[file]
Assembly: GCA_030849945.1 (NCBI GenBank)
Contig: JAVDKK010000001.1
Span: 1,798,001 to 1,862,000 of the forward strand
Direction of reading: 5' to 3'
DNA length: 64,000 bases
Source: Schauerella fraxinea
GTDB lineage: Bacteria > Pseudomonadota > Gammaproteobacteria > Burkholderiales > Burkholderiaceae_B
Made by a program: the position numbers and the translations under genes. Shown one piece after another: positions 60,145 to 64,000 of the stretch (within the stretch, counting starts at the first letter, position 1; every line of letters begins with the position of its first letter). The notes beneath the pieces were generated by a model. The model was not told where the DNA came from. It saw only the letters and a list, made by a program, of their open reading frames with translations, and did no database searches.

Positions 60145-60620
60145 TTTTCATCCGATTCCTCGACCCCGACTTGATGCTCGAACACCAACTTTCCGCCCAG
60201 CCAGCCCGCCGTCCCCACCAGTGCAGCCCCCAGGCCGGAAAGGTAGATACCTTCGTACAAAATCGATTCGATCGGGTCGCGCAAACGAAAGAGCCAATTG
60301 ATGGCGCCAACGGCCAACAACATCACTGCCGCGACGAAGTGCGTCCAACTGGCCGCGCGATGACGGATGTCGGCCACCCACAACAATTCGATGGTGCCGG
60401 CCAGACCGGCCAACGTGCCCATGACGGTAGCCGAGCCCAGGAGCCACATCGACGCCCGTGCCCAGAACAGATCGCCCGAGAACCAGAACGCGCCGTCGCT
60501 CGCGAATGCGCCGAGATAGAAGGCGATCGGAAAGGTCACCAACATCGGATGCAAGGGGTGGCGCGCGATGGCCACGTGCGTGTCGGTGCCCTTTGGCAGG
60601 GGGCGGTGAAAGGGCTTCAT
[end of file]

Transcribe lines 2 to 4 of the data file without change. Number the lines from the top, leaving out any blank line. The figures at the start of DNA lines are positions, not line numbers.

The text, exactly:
Contig: JAVDKK010000001.1
Span: 1,798,001 to 1,862,000 of the forward strand
Direction of reading: 5' to 3'